Anonymous ETFs With $100M+ in AUM (FDL, GUNR, PBP)
There is still some debate as to what assets under management watermarks an ETF needs to reach to ensure profitability for the fund's sponsor. As has been noted, impressive size is nothing more than impressive size when it comes to ETFs.
Size is not a guarantee of a fund's ability to generate alpha. Still, the investment community loves numbers. When it comes to exchange-traded products, conventional (though not necessarily correct) wisdom seems to stipulate an ETF with $50 million in AUM will be profitable for the fund's sponsor while an ETF with $100 million or more in AUM is assured survival.
There are some cold realities regarding the ETF landscape. One of those realities includes the fact that new funds are finding it harder to standout, as Barron's recently noted. Another is that all U.S.-listed ETFs and ETNs combined had $1.17 trillion in AUM at the end of June, but $220.1 billion of that total belonged to just three funds – the SPDR S&P 500 (NYSE: SPY), the SPDR Gold Shares (NYSE: GLD) and the Vanguard Emerging Markets ETF (NYSE: VWO).
It is hard for plenty of ETFs with over $100 million in AUM to standout, but there are some anonymous $100 million (or more) ETFs that are worth considering even if the so-called exports have not discovered these funds yet.
PowerShares Dynamic Energy Sector Portfolio (NYSE: PXI) The PowerShares Dynamic Energy Sector Portfolio is not quite the competitor to the Energy Select SPDR (NYSE: XLE) it would appear to be. Nor is PXI a direct rival to ETFs such as the SPDR S&P Oil & Gas Exploration & Production ETF (NYSE: XOP) or the iShares Dow Jones US Oil & Gas Exploration Index Fund (NYSE: IEO).
PXI features a little a bit of everything from the energy sector, meaning integrated oil producer as well as independent names are found in this ETF along with MLPs, coal producers and refiners. More importantly, PXI has outperformed IEO, XLE and XOP year-to-date. As of July 3, PXI had almost $113 million in AUM.
First Trust Morningstar Dividend Leaders Index Fund (NYSE: FDL) With almost $587 million in AUM, the First Trust Morningstar Dividend Leaders Index Fund is by no means small. Despite FDL's heft, it is somewhat ignored in the conversation about dividend ETFs. That should not be the case. FDL has a 30-day SEC yield north of four percent and in the past 90 days, the fund has outperformed larger, more popular dividend ETFs such as the Vanguard Dividend Appreciation ETF (NYSE: VIG), the SPDR S&P Dividend ETF (NYSE: SDV) and the iShares High Dividend Equity Fund (NYSE: HDV).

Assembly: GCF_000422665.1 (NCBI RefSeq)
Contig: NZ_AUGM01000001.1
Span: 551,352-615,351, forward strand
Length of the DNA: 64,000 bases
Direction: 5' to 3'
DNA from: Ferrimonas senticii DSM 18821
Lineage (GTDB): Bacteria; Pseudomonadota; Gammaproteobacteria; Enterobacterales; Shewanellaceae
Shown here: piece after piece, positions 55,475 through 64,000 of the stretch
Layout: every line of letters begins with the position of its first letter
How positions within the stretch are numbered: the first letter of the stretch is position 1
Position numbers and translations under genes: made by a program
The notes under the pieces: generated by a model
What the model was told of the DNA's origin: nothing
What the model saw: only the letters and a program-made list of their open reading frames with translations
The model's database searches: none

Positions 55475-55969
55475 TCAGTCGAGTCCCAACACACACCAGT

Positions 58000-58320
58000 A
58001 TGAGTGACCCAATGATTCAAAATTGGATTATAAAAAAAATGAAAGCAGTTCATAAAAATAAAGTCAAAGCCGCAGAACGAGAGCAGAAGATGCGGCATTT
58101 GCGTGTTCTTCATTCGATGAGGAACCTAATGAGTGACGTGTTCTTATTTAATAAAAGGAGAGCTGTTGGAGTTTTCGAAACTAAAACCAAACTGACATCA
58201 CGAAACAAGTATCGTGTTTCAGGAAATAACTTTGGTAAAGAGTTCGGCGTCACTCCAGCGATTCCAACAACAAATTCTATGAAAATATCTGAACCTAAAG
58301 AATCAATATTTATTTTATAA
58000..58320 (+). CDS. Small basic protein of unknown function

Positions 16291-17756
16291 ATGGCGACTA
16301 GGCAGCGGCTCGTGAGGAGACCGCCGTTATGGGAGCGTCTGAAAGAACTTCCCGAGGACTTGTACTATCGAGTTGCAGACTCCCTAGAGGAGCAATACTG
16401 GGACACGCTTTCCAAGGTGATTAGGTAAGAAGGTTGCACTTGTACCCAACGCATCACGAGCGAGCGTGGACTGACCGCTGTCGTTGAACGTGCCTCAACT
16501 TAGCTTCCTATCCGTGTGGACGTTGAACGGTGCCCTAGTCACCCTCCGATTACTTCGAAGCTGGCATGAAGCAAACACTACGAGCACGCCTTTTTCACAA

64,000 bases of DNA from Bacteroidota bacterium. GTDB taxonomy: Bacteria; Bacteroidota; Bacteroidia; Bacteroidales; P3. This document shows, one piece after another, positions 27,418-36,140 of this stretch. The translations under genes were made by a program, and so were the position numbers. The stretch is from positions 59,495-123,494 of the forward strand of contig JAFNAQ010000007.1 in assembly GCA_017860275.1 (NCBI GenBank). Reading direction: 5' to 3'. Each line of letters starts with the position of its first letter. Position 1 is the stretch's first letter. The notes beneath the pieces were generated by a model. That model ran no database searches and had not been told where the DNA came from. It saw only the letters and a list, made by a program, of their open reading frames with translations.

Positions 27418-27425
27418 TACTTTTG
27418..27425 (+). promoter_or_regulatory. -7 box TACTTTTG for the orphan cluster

FlexShares Morningstar Global Upstream Natural Resources ETF (NYSE: GUNR) It can be argued that the universe of materials and energy ETFs is saturated. There simply does not need to be more new ETFs tracking these sectors. It can also be said that the FlexShares Morningstar Global Upstream Natural Resources ETF could have fallen victim to bad timing. The ETF debuted in September 2011 and with energy names struggling over the past several months, it would have been fair to assume GUNR would struggle to accumulate assets.
That has not been the case. In just 10 months on the market, GUNR has raked in over $379.1 million in AUM. GUNR does offer one-stop shopping for investors looking for resources exposure as the fund's 121 holdings include fertilizer producers, integrated oil names and gold miners among others. The fund is a rival to the older Market Vectors RVE Hard Assets Producers ETF (NYSE: HAP).
PowerShares S&P 500 BuyWrite Portfolio (NYSE: PBP) The PowerShares S&P 500 BuyWrite Portfolio is worth a look for investors searching for income in form of covered call writing. PBP's benchmark is the CBOE S&P 500 BuyWrite Index, which measures the rate of return on an S&P 500 covered call strategy, according to PowerShares. Not surprisingly, the consistent use of options contracts does leave PBP with an expense ratio that is much higher than a typical S&P 500 index fund (PBP charges 0.75 percent).
PBP, which has almost $208 million in AUM, reinvests dividends and the options premiums generated from the covered calls. The red flag: PBP has trailed the SPDR S&P 500 (NYSE: SPY) by a wide margin this year.
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